In this competing renewal, we propose to continue a 25-year investigation of the epidemiology of HIV risk among HIV-uninfected injection drug users (IDUs) enrolled in the AIDS Linked to the IntraVenous Experience (ALIVE-II) Study in Baltimore, MD. This study has provided critical insight into the dynamics of HIV infection and risk behavior while serving as a comparison group to a parallel cohort of HIV positive IDUs (DA04334, ALIVE-I). Our investigative team has been highly productive during the past funding cycle (105 publications &77 major presentations) and, over the next five years, we will continue cutting-edge and innovative broad- based investigations, while serving as a resource for clinical and pathogenesis studies related to HIV and HCV infection. In this proposal, we present a focused effort related to hepatitis C virus (HCV), which represents the major challenge that IDUs will face over the next decade. HCV prevalence ranges from 50-90% in IDU populations and morbidity and mortality secondary to HCV infection is expected to dramatically increase over the next decade. Building on lessons learned from HIV, we focus on collecting information to evaluate the population-level effectiveness of current HCV 'Test-and-Treat'initiatives and provide insight to the development of new interventions to target HCV testing, linkage to care, treatment and Treatment as Prevention (HCV-TasP).
Our Specific Aims are to: 1) Characterize the continuum of care for HCV among IDUs and its evolution over time with increasingly efficacious antiviral therapy;2) Assess population-level effectiveness of hepatitis C treatment among IDUs in Baltimore;3) Develop a mathematical model of HCV treatment dynamics to assess the potential impact and cost-effectiveness of different intervention strategies;and 4) continue to serve as an HIV negative comparison group for longitudinal investigation of non-AIDS outcomes and a platform for independently funded related studies. To achieve these aims, we will continue follow-up of a cohort of HIV negative IDUs (~1000) with semiannual visits and will open recruitment twice over the proposed funding period. New recruitment will occur in 2013-2014 and 2016-2017;500 participants at each time point will be accrued via respondent-driven sampling. The ALIVE-II cohort is unique in that it comprises a community-based IDU population of both genders with significant representation of African-Americans and those with limited access to appropriate medical care;these populations have been underrepresented in research on persons at risk for HIV infection. We collaborate with ALIVE-I, a parallel cohort of HIV-infected IDUs that capitalizes on the same protocol, facilities and staff with no fiscal overlap. Given the scientific rigor of the proposed methods, existing infrastructure, experienced investigators and multiple NIH-funded ancillary studies, we anticipate continued success and substantial scientific contribution.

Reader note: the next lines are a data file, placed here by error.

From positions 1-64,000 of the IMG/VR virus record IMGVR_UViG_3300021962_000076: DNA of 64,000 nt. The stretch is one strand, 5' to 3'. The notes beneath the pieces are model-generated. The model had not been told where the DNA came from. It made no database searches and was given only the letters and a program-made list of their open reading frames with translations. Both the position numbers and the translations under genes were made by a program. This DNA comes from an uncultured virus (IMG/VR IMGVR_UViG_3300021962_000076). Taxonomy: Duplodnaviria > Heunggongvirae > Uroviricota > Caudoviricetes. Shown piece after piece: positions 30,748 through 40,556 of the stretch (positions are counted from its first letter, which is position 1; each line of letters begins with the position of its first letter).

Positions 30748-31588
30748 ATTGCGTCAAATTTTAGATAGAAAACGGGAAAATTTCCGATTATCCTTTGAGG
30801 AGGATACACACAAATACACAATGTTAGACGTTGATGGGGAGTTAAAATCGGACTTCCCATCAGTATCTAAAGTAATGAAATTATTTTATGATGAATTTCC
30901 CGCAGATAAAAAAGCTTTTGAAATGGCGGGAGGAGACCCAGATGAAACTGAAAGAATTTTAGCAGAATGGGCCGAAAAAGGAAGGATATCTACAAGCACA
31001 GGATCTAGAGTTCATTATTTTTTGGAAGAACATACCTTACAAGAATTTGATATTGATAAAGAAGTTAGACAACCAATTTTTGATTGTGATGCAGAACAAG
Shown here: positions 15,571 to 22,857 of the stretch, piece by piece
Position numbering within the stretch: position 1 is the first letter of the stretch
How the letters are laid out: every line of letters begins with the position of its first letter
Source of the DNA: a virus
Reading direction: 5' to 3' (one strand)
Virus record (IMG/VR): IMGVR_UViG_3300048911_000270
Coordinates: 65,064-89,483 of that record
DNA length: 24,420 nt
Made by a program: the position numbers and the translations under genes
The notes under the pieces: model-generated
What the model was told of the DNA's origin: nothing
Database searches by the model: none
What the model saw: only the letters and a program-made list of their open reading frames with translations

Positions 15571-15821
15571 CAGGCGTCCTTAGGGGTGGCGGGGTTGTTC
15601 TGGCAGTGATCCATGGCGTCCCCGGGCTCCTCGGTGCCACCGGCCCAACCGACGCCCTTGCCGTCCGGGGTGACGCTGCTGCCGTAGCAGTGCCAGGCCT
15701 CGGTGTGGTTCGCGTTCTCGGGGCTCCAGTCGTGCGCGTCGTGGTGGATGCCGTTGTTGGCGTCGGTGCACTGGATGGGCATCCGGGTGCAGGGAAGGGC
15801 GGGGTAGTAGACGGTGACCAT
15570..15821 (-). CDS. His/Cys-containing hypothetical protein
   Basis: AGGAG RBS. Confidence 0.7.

While advances in treatment and prevention for HIV have led to reduced incidence of HIV among injection drug using (IDUs) populations, >80% are infected with hepatitis C virus (HCV) making it one of the greatest challenges IDUs will face over the next decade. The findings from this study will inform interventions to improve uptake of testing and treatment for hepatitis C at this critical time when major advances in hepatitis C treatment are expected.
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|Wojcik, G L; Thio, C L; Kao, W H L et al. (2014) Admixture analysis of spontaneous hepatitis C virus clearance in individuals of African descent. Genes Immun 15:241-6|
|Mehta, Shruti H; Srikrishnan, Aylur K; Noble, Eva et al. (2014) Emergence of cocaine and methamphetamine injection among HIV-positive injection drug users in northern and western India. Drug Alcohol Depend 135:160-5|
|Wojcik, Genevieve; Latanich, Rachel; Mosbruger, Tim et al. (2014) Variants in HAVCR1 gene region contribute to hepatitis C persistence in African Americans. J Infect Dis 209:355-9|
|Aka, Peter V; Kuniholm, Mark H; Pfeiffer, Ruth M et al. (2014) Association of the IFNL4-Î”G Allele With Impaired Spontaneous Clearance of Hepatitis C Virus. J Infect Dis 209:350-4|
|Duggal, Priya; Thio, Chloe L; Wojcik, Genevieve L et al. (2013) Genome-wide association study of spontaneous resolution of hepatitis C virus infection: data from multiple cohorts. Ann Intern Med 158:235-45|
|Chatziandreou, Nikolaos; Arauz, Ana Belen; Freitas, Ines et al. (2012) Sensitivity changes over the course of infection increases the likelihood of resistance against fusion but not CCR5 receptor blockers. AIDS Res Hum Retroviruses 28:1584-93|
|Drummond, M Bradley; Kirk, Gregory D; Astemborski, Jacquie et al. (2012) Association between obstructive lung disease and markers of HIV infection in a high-risk cohort. Thorax 67:309-14|
|Khosla, Nidhi; Juon, Hee Soon; Kirk, Gregory D et al. (2011) Correlates of non-medical prescription drug use among a cohort of injection drug users in Baltimore City. Addict Behav 36:1282-7|
|Mehta, Shruti H; Buckle, Geoffrey C (2011) Assessment of liver disease (noninvasive methods). Curr Opin HIV AIDS 6:465-71|
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